The volume of my History, which had been somewhat delayed by the novelty and tumult of a first session,1 was now ready for the press. After the perilous adventure had been declined by my friend Mr. Elmsley, I agreed, upon easy terms, with Mr. Thomas Cadell, a respectable bookseller, and Mr. William Strahan, an eminent printer; and they undertook the care and risk of the publication, which derived more credit from the name of the shop than from that of the author. The last revisal of the proofs was submitted to my vigilance; and many blemishes of style, which had been invisible in the manuscript, were discovered and corrected in the printed sheet. So moderate were our hopes, that the original impression had been stinted to five hundred, till the number was doubled by the prophetic taste of Mr. Strahan. During this awful interval I was neither elated by the ambition of fame nor depressed by the apprehension of contempt. My diligence and accuracy were attested by my own conscience. History is the most popular species of writing, since it can adapt itself to the highest or the lowest capacity. I had chosen an illustrious subject. Rome is familiar to the school-boy and the statesman; and my narrative was deduced from the last period of classical reading. I had likewise flattered myself that an age of light and liberty would receive without scandal an inquiry into the human causes of the progress and establishment of Christianity.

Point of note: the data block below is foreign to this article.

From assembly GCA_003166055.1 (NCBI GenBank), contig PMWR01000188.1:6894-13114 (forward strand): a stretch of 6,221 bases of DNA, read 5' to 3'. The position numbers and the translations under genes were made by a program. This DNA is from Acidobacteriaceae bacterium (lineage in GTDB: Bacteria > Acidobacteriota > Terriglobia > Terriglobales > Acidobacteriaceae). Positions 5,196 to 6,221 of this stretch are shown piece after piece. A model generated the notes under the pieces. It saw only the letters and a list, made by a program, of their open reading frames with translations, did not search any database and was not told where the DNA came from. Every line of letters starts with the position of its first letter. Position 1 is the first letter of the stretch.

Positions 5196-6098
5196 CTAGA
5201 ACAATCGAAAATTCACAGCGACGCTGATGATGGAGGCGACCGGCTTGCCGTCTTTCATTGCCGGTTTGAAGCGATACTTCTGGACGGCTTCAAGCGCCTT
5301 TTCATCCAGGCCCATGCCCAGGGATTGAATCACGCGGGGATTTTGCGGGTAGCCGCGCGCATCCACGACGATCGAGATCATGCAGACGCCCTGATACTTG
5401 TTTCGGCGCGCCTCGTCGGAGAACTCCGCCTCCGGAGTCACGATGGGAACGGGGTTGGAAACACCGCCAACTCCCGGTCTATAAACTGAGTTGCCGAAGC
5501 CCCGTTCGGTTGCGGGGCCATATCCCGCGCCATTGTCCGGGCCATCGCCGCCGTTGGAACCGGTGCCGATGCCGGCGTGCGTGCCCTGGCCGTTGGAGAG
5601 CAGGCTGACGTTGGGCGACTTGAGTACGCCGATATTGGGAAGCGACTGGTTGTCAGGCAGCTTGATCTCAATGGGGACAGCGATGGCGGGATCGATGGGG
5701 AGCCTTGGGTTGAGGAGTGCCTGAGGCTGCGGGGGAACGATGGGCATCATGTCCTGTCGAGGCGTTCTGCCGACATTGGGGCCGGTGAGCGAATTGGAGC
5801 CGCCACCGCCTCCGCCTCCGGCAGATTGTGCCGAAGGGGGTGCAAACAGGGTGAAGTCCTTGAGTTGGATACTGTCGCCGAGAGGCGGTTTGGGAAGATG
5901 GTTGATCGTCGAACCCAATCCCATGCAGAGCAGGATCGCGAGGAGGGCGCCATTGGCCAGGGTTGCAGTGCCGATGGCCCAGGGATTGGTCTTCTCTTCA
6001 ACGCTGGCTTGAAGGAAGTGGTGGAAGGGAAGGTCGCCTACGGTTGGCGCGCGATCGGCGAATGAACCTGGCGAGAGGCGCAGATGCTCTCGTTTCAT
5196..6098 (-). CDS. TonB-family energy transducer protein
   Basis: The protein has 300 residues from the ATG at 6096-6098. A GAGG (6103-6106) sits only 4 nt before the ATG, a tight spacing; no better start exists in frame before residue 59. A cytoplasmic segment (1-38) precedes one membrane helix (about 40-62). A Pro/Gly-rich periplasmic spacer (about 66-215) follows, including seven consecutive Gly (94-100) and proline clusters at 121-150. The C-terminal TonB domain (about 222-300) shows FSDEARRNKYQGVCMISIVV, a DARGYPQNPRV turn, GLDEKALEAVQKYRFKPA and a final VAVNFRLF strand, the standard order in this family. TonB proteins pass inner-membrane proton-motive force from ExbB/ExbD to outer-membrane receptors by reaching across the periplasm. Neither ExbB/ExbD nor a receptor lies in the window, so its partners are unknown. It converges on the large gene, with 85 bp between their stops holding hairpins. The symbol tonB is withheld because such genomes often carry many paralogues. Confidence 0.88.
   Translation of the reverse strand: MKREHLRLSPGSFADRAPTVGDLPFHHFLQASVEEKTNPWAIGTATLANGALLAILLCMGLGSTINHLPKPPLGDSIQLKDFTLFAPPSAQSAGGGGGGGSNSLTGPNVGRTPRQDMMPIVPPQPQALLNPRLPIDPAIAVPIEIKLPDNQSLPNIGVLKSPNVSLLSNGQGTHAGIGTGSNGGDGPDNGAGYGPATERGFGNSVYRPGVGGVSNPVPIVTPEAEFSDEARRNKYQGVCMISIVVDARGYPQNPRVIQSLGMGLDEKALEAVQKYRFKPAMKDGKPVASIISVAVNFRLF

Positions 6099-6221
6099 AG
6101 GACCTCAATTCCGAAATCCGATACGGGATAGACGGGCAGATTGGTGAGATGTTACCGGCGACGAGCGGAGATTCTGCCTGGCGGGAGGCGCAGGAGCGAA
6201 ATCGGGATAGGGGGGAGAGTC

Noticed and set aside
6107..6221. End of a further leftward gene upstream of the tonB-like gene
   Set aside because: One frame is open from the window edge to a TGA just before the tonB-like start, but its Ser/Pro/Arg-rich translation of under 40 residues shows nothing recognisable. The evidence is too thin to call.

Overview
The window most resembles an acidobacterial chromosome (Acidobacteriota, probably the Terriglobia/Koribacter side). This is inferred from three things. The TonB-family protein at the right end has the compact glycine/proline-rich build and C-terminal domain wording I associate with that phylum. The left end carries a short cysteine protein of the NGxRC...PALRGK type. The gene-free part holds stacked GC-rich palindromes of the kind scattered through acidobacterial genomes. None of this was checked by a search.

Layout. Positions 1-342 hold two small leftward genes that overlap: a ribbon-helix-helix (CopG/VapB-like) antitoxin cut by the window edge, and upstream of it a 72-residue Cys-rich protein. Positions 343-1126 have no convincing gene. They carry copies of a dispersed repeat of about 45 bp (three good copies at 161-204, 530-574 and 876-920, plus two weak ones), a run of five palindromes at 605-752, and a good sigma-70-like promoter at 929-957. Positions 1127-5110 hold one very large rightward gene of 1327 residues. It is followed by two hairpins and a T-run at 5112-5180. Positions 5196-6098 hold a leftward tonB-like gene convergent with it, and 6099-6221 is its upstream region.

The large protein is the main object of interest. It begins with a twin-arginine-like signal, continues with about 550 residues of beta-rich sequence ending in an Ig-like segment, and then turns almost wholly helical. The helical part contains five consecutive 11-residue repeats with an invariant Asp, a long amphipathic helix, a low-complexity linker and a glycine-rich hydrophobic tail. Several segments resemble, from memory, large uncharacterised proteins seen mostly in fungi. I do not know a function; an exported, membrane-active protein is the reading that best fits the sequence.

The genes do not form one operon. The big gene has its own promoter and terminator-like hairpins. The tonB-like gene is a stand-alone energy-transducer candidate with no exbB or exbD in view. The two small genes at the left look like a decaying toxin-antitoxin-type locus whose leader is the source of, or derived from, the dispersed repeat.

I am at a loss how to describe the success of the work without betraying the vanity of the writer. The first impression was exhausted in a few days; a second and third edition were scarcely adequate to the demand; and the bookseller's property was twice invaded by the pirates of Dublin. My book was on every table, and almost on every toilette; the historian was crowned by the

1 "The eight sessions that I sat in parliament were a school of civil prudence, the first and most essential virtue of an historian." GIBBON, Memoirs, ed. G. B. Hill, p. 193.